And then there’s the incident last week at Lafayette Regional Airport. Imagine the Transportation Security Administration screener’s heart begin to pound as a bag moves through the x-ray machine revealing what appears to be a chicken and a miner’s head lamp. All the makings of a clever new al Qaida plot? No, it was a chicken and a miner’s head lamp. The terminal was evacuated for about an hour as law enforcement brought in bomb sniffing dogs to no doubt salivate over this threat to life and limb. Turns out, the benign cargo was more dangerous than first thought: it was a crawfish-stuffed chicken, or, as it’s known among cardiovascular physicians, a heart bomb.
Lafayette Police have had a busy day.
Gov. Bobby Jindal's administration will use $130 million in patchwork financing from a tax amnesty program, insurance settlement, uninsured motorist penalties and other excess funds to close most of the state's midyear budget deficit.
Democratic U.S. Sen. Mary Landrieu said she disagrees with President Barack Obama's actions on immigration, hoping the latest controversy doesn't worsen her campaign difficulties.
Two bedroom in Lafayette or two bedroom in Kaplan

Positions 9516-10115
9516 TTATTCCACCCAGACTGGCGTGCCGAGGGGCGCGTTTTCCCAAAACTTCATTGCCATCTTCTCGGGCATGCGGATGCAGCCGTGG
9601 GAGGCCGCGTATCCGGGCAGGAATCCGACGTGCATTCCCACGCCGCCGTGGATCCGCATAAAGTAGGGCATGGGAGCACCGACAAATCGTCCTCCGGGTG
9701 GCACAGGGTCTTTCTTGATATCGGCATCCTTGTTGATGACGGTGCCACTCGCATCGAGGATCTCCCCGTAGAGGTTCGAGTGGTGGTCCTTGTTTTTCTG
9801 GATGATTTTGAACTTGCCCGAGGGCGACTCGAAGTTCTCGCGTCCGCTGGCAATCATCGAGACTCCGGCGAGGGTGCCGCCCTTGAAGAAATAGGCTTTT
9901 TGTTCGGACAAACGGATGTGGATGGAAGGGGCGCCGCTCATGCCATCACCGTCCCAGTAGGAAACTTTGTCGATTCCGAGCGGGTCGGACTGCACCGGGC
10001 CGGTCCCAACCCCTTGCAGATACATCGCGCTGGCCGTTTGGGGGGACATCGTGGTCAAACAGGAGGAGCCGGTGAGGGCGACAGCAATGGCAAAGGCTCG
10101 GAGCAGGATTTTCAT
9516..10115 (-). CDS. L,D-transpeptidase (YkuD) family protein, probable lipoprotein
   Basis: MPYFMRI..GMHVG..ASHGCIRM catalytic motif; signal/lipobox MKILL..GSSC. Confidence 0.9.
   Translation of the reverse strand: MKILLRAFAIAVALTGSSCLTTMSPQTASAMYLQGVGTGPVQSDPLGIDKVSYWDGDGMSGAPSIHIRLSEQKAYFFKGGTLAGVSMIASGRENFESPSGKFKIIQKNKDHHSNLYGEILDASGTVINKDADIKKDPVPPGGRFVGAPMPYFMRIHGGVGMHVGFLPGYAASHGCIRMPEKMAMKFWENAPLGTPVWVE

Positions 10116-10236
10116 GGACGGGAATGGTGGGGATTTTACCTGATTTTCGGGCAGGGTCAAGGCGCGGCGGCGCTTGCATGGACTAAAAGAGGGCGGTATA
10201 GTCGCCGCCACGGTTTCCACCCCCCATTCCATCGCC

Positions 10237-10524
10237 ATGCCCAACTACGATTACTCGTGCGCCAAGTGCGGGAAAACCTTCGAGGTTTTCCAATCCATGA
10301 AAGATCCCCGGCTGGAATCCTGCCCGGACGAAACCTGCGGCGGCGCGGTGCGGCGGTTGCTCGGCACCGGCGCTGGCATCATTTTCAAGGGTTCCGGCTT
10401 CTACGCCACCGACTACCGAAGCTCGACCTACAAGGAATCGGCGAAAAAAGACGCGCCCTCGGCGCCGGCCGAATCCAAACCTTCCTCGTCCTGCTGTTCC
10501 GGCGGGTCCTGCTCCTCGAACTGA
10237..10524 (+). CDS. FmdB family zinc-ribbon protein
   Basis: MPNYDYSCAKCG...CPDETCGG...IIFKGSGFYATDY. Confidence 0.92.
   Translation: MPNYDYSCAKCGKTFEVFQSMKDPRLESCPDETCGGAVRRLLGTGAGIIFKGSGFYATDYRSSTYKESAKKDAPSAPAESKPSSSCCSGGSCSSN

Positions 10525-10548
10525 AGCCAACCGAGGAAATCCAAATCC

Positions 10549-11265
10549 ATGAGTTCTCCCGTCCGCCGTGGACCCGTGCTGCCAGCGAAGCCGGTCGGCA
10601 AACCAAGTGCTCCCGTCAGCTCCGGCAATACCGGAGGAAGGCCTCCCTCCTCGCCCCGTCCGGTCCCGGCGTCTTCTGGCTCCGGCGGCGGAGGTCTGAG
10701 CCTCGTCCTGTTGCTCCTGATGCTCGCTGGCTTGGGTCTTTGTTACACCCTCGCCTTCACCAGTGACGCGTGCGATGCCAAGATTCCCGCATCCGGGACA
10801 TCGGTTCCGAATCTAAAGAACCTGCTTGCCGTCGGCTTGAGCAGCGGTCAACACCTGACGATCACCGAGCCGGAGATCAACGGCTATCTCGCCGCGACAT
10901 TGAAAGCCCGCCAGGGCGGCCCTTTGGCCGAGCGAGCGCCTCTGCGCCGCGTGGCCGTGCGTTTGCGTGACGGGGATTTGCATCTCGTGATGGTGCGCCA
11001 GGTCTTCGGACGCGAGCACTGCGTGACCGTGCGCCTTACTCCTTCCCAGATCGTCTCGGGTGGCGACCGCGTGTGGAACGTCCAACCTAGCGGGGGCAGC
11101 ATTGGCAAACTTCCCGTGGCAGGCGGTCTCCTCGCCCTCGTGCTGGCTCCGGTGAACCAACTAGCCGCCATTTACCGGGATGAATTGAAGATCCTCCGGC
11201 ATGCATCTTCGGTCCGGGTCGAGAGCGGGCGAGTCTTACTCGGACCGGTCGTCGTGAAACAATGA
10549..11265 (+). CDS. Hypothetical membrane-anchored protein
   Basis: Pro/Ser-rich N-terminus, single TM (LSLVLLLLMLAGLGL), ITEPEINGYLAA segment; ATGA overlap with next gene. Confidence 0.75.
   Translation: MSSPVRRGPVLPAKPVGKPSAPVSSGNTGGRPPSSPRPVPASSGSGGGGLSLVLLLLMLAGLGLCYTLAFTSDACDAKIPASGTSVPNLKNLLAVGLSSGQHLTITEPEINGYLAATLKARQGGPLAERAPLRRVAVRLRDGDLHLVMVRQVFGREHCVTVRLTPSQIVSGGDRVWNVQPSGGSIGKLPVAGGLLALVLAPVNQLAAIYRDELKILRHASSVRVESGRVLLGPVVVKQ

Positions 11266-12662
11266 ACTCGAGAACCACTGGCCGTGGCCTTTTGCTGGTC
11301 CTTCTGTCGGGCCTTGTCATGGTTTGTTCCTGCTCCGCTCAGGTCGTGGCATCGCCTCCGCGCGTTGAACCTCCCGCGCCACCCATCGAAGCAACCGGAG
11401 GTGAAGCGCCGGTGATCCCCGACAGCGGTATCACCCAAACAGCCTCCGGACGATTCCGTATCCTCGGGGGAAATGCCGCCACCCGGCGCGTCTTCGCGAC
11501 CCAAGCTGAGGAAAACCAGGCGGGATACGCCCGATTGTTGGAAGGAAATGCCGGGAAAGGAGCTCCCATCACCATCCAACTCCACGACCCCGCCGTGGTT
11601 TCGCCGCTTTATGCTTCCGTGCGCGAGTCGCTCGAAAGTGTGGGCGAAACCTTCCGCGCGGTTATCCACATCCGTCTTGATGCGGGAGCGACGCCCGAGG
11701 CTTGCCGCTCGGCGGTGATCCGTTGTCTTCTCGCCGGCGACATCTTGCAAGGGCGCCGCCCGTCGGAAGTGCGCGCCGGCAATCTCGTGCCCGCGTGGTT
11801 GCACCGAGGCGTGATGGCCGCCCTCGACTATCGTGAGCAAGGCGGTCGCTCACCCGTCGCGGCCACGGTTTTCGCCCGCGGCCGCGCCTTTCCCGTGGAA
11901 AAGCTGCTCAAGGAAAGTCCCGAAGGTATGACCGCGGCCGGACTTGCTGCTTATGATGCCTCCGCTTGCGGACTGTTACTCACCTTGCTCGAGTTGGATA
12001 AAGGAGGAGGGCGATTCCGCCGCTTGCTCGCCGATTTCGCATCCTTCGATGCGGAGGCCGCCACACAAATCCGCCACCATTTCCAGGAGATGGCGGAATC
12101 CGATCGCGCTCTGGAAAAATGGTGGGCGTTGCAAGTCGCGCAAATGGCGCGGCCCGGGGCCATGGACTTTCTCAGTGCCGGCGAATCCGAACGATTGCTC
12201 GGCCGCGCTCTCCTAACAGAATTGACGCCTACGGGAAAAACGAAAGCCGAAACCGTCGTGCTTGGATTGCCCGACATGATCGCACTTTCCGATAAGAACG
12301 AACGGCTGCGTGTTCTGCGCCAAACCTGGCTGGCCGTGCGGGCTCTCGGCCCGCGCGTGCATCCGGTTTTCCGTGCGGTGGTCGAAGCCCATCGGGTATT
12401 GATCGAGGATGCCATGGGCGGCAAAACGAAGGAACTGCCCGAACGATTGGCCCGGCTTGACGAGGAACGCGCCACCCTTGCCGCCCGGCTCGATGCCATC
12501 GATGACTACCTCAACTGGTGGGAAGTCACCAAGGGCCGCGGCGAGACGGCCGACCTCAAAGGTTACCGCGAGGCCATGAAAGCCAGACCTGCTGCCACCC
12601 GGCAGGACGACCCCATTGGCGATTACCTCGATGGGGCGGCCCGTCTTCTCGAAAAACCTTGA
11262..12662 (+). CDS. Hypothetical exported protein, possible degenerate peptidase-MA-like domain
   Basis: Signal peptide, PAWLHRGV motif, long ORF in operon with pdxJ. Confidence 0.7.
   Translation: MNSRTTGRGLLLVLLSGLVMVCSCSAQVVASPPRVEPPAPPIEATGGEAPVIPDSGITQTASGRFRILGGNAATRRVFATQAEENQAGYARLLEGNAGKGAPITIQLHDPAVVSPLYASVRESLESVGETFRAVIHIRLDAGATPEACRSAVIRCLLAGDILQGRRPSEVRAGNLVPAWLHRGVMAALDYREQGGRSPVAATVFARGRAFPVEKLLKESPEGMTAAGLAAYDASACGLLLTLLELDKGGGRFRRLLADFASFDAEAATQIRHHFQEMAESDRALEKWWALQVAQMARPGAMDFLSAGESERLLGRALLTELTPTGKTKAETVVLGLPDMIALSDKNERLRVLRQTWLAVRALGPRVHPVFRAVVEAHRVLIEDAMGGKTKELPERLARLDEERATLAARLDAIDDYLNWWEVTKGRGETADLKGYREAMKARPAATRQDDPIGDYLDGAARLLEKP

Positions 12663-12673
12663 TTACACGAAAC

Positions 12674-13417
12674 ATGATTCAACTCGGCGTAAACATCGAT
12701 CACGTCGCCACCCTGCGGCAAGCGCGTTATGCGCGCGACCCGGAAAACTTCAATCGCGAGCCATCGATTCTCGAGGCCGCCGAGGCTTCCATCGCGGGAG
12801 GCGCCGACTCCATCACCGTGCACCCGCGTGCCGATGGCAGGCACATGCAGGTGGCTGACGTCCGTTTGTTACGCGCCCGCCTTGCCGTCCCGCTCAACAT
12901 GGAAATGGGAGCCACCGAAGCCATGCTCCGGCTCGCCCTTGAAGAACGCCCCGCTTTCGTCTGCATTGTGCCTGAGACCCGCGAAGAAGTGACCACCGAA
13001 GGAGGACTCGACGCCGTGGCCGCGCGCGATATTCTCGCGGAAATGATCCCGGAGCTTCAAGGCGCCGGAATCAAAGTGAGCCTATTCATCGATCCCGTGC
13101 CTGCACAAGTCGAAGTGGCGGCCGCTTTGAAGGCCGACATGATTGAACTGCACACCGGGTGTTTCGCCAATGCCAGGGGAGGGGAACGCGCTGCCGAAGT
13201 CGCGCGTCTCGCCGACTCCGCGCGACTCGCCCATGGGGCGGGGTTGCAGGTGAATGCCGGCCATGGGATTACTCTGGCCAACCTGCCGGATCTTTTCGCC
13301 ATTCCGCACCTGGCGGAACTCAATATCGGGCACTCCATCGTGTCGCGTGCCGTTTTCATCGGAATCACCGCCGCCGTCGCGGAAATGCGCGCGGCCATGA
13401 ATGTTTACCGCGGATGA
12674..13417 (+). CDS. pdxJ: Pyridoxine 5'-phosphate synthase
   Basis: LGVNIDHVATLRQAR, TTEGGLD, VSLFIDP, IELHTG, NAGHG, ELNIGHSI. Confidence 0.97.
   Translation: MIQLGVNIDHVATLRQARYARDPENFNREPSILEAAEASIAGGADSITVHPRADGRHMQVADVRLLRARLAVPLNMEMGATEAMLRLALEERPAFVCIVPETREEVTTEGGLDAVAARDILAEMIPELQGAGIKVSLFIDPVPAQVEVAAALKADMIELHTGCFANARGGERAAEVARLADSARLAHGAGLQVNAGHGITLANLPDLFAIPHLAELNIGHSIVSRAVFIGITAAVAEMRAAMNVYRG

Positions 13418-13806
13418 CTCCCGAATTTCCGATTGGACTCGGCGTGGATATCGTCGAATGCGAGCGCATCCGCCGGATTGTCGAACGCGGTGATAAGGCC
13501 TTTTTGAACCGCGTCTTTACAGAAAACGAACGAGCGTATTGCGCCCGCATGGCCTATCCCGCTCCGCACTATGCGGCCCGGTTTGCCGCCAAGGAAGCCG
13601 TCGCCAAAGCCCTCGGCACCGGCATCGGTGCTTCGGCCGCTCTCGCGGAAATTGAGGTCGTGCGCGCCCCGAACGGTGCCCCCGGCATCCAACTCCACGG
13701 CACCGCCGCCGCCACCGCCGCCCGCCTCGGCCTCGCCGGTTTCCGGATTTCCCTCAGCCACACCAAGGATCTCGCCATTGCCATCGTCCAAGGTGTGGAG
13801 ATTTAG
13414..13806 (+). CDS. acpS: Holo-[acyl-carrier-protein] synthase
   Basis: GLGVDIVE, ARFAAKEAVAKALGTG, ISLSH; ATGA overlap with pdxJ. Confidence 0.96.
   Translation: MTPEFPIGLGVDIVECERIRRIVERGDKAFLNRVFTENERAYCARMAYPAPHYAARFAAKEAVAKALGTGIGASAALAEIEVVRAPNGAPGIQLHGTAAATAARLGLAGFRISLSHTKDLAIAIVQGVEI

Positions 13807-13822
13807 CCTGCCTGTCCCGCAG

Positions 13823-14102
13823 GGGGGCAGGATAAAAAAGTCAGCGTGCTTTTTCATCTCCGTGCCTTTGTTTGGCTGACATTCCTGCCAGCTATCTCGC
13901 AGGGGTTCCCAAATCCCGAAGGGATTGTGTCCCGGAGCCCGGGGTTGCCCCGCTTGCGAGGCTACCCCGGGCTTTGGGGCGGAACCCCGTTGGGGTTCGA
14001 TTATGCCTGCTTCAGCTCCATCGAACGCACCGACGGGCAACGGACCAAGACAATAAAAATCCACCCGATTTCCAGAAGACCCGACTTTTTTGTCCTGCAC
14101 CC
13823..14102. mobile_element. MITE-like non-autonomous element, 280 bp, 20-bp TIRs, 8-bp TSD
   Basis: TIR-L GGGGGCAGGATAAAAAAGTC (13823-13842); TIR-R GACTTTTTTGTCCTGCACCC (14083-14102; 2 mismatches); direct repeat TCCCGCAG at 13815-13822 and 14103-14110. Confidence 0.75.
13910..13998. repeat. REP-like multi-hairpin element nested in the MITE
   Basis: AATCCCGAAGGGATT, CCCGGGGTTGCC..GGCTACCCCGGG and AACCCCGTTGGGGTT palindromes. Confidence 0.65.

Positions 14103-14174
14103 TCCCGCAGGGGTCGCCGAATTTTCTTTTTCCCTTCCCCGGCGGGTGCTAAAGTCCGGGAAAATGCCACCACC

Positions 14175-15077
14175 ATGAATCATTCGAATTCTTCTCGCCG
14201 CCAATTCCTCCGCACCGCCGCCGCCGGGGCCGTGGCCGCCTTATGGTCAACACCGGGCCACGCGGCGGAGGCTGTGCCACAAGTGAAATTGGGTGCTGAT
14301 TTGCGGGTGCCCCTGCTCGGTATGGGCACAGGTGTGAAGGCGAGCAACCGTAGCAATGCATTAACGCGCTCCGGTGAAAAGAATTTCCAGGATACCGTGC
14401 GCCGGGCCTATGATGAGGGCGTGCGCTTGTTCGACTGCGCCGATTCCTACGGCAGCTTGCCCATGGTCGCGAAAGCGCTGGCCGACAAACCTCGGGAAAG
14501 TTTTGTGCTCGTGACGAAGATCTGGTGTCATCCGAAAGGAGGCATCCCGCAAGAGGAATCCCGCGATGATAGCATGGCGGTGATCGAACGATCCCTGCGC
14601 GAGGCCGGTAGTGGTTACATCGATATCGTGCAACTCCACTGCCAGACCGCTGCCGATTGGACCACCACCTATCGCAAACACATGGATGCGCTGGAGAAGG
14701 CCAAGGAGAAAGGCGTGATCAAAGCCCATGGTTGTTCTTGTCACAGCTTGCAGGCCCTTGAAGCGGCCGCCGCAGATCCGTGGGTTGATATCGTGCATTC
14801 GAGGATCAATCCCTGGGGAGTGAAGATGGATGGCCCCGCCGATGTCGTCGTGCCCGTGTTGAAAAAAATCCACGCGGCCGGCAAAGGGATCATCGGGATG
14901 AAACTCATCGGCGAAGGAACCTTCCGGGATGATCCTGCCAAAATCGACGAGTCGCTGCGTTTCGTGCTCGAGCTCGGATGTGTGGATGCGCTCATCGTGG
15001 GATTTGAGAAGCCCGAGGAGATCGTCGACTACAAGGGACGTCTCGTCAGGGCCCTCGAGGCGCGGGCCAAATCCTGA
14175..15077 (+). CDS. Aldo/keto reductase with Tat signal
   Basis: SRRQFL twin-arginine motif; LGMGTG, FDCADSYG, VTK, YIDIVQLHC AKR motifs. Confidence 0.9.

Sennond trunk show at kiki
Gay-rights advocates challenging Louisiana's same-sex marriage ban announced Thursday that they have asked the U.S. Supreme Court to review their case before it is heard by a federal appeals court.
Thursday’s explosion aboard an oil production platform in the Gulf of Mexico is now under investigation by the Bureau of Safety and Environmental Enforcement.
Acadiana's nightlife guide.
Thinking himself the “son of God,” the man charged with the 2013 killing of an officer of the Chitimacha Tribal Police will not stand trial following a ruling Thursday on his mental competency.
Four hours after inviting supporters to a rally with Sen. Marco Rubio, Bill Cassidy claimed that Mary Landrieu “voted against stopping executive amnesty.”
Either Saints coach Sean Payton doesn't want to tip Baltimore off as to who'll start in New Orleans' secondary on Monday night, or he really doesn't know yet.